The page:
Archbold, who is the Deputy Division Leader of X Theoretical Design (XTD), said, “The Lab would be unable to effectively conduct Annual Assessment activities without the NSRC, its collections, and our partnership with the staff. All these resources inform the models and simulations employed in the Annual Assessment process.”
XTD staff, he said, look to the NSRC for design history, test and experiment configurations and data, and technical reports from previous work, which inform the models and simulations employed in the Annual Assessment process.
“The aggregate of all those materials in the NSRC,” Archbold said, “is why we are confident in the surety of our nation’s stockpile.”
“A deterrent is only credible if it is effective,” he said. “The Annual Assessment letter that the Lab provides the President of the United States assures him – and the world – that America’s nuclear stockpile remains safe, secure, and effective. We need the NSRC to do that.”
Annual Assessment at a glance:
“The NSRC’s collections are essential in helping the Lab’s senior scientists and engineers determine the viability of our nuclear stockpile. It is this information that allows the Lab Director to present the President of the United States with an accurate assessment of the health of our nation’s nuclear deterrent year after year.” — Riz Ali, NSRC Director
What is the Annual Assessment? A yearly process in which the Lab, among other entities in the Department of Energy’s National Nuclear Security Administration and the Department of Defense, evaluate the safety, reliability, performance, and effectiveness of the U.S. Nuclear Weapons Stockpile.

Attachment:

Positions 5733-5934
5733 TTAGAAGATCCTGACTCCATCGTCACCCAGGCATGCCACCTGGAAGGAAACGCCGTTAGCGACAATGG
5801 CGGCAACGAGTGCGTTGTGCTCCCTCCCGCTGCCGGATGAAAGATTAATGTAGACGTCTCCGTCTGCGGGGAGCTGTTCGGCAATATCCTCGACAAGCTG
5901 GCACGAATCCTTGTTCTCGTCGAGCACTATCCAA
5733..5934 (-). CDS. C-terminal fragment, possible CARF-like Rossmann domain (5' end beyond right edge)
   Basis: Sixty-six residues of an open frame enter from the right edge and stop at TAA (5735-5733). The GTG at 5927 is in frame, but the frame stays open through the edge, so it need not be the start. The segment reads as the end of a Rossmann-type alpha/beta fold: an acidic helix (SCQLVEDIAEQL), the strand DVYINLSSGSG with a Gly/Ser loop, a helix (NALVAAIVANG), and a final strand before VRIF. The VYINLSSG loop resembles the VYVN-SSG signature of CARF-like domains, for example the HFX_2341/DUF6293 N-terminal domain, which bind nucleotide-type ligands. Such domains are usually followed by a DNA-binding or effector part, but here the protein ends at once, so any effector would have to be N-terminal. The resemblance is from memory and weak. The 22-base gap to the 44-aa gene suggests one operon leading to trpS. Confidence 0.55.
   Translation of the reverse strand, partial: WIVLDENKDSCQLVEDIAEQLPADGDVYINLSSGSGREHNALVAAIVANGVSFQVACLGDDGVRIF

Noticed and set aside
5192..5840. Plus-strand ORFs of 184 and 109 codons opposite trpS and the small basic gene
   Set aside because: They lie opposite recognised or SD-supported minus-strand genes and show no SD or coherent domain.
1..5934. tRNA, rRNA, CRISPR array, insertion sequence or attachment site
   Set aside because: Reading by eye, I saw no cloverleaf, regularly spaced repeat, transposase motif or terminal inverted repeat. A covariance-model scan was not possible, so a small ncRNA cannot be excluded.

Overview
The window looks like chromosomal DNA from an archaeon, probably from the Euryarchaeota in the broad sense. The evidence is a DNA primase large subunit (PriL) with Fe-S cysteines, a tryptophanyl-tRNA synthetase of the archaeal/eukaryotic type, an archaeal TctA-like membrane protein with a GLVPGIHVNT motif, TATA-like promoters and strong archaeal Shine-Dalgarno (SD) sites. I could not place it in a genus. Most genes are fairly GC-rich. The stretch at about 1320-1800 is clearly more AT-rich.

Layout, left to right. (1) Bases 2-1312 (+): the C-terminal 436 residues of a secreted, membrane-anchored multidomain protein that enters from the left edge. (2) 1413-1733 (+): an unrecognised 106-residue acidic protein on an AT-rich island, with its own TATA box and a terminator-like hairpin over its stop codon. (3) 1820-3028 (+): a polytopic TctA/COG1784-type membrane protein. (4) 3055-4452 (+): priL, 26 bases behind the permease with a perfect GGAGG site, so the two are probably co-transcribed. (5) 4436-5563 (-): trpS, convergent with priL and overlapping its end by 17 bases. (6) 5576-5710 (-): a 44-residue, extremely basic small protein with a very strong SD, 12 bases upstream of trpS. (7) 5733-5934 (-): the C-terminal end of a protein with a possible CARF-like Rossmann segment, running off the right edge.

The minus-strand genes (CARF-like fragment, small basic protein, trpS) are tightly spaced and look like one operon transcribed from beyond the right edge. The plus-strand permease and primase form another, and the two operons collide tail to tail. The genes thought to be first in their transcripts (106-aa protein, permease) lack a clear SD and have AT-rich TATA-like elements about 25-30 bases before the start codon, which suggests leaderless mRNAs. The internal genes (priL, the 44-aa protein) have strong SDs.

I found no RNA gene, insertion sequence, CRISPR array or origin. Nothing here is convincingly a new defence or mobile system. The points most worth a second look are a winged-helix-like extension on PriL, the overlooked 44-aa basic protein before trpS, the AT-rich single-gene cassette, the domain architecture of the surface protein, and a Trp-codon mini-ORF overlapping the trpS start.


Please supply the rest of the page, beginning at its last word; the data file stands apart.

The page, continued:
What is the Annual Assessment letter? The lab directors at Los Alamos, Sandia, and Livermore write a letter that outlines their evaluations of each nuclear weapon system in the stockpile. There are seven nuclear weapons systems in the U.S. stockpile and five were designed by LANL: the B61 gravity bomb, the W80 cruise missile warhead, and the W76, W78, and W88 ballistic missile warheads. Today, LANL provides assessments for the B61, W76, W78, and W88.
Who receives the Annual Assessment letter? The President of the United States, via the Secretaries of Energy and Defense, who are required to submit the letter unaltered along with any conclusions they may have. The President has until March 15 to forward this yearly letter and any comments to Congress.
What does the letter include? The letter addresses four items:
- The health of each weapons system for which each lab has design responsibility.
- Whether the labs have identified a critical need to return to nuclear testing.
- The adequacy and needed advancements of the science-based tools that provide a key portion of the foundation for these assessments.
- The efficacy of the nuclear weapons production complex, and readiness to conduct nuclear testing.
Why does the Annual Assessment exist? The assessment verifies that our country maintains a credible nuclear deterrent in the absence of nuclear testing, which stopped on Sept. 23, 1992, following the U.S. execution of the Divider test (a Los Alamos-designed nuclear explosive). In the absence of testing, it is still necessary to ensure the nation has a safe, effective nuclear deterrent. A national stockpile stewardship and management program supports the Annual Assessment. At the core of this program is science-based experimentation and simulation, a part of LANL’s national security mission.
Why is the assessment conducted yearly? Weapons age as a result of intrinsic radiation, chemical reactions, and operational environments, such as transportation vibrations and temperature swings. As such, they must be evaluated annually.
Who at Los Alamos has a role in the Annual Assessment? Although the Annual Assessment letter comes from the Director’s Office, a large portion of the Lab contributes in some way, ranging from Weapons Program teams who perform the hands-on work to staff in the NSRC (the Lab’s classified library) who manage nearly 80 years of nuclear weapons research and testing data.